According to the Center for Disease Control, approximately 14,000 people in the United States will die from an infection of Clostridium difficile, a stubborn bacteria that affects the stomach, the intestines, and even the colon in this year. Ironically, the infections of the gastrointestinal tract usually start after patients finish a round of antibiotics. Patients from all walks of life like 79 year old, Marion Browning and 20 year old Kaitlin Hunter have suffered with the abdominal cramping, vomiting, and diarrhea that is associated with the infection. The bacteria eats away at the lining of the intestines, causes severe weight, and ultimately death if it is not cured. And, the infected contract the affliction through various manners.
For Marion Browning, the C. diff. infection occurred as a result of the treatment of diverticulitis, another infection that inflames the small pouches in the wall of the colon. She began to have recurring diarrhea soon after she began taking the prescribed antibiotics to cure her initial infection. Her doctor would give her more powerful drugs and the C. diff. infection would subside for a while, but within a few days it returned with the diarrhea.
Kaitlin Hunter was injured in a terrible car accident that nearly took her life. The crash left her spine fractured, broke all ten of her toes, and pierced both her liver and her colon. Almost as soon as she was released from the hospital, she began to have stomach pains. The abdominal pain continued and was joined by unrelenting vomiting and diarrhea in the next few weeks. Kaitlin lost 40 pounds before being hospitalized again.
Both patients suffered with the intestinal infection because Clostridium difficile naturally resides in the gastrointestinal tract. It is part of a system of competing bacteria in the human body that helps people to process food. The cocktail of antibiotic drugs that both Browning and Hunter took to fight off the common infections like Staphylococcus aureus also killed the healthy bacteria or gut flora that allows the gastrointestinal tract to function properly. C. diff overtook the competing bacteria and began eating away at both patients intestines and colons.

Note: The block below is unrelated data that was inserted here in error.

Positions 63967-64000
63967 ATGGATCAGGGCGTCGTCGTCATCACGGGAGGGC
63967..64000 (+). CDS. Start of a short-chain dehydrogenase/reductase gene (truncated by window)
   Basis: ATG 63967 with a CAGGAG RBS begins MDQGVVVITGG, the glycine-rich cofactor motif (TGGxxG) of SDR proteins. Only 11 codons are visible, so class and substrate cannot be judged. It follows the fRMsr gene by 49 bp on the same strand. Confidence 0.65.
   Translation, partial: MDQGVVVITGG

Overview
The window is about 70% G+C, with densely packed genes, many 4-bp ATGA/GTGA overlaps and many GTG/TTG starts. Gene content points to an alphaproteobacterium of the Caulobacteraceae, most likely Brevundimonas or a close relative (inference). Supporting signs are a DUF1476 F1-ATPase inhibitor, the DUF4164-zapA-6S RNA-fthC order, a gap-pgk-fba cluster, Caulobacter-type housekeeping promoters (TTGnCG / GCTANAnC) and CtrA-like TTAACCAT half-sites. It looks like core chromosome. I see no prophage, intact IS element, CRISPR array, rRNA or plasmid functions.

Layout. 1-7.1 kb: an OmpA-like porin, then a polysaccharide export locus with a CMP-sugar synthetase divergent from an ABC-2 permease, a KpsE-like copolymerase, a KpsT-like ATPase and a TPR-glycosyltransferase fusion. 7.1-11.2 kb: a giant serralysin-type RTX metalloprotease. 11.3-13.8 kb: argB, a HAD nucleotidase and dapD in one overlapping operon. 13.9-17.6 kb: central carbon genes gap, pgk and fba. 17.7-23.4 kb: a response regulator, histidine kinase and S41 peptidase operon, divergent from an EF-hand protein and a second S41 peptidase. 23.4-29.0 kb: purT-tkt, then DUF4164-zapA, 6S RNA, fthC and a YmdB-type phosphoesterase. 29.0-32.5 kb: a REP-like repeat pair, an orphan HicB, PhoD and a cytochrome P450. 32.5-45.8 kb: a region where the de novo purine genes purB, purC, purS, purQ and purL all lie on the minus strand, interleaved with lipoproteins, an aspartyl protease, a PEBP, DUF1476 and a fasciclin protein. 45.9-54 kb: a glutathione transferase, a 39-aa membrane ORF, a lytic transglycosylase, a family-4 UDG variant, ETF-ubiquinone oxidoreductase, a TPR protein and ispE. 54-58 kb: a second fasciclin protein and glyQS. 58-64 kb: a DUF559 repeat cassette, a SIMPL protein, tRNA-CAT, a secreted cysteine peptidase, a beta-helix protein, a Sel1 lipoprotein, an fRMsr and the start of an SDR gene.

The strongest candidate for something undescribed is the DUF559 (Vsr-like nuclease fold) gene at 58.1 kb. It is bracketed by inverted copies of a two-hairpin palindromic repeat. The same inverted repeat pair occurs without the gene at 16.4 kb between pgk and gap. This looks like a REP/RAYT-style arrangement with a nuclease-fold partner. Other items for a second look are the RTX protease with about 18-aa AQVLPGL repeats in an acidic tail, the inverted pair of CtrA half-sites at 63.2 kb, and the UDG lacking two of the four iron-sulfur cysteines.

However, the ladies were incredibly lucky. There is a new experimental procedure that is available for patients that are afflicted with stubborn cases of this troublesome bacteria, the fecal transplant. Doctors are now taking “healthy” feces from donors and placing it in the colon and intestines of patients with C. diff. infections. The bodies of the patients respond to the healthy bacteria and recover fairly quickly. Kelly received a transplant from her 49 year old son, and Kaitlin procured one from her mother. Though both of these successful procedures were performed through the rectum, doctors can also feed a tube down the nasal passage down the throat to the intestines to perform the transplant. A recent study published in the last year reported a 91% cure rate after just one fecal matter transplant, and a 98% cure rate when combined with an additional round of antibiotics. All of the study participants had a recurring C. diff infection and had five unsuccessful rounds of antibiotic-only treatments over 11 months, on average. No available drug cures 95% of ailments that it treats.
The procedure is cheap, safe, and productive. Doctors simply had to take the crap from one person and put it into their patients. There were no knives and fuss. Apparently, poop really can save lives.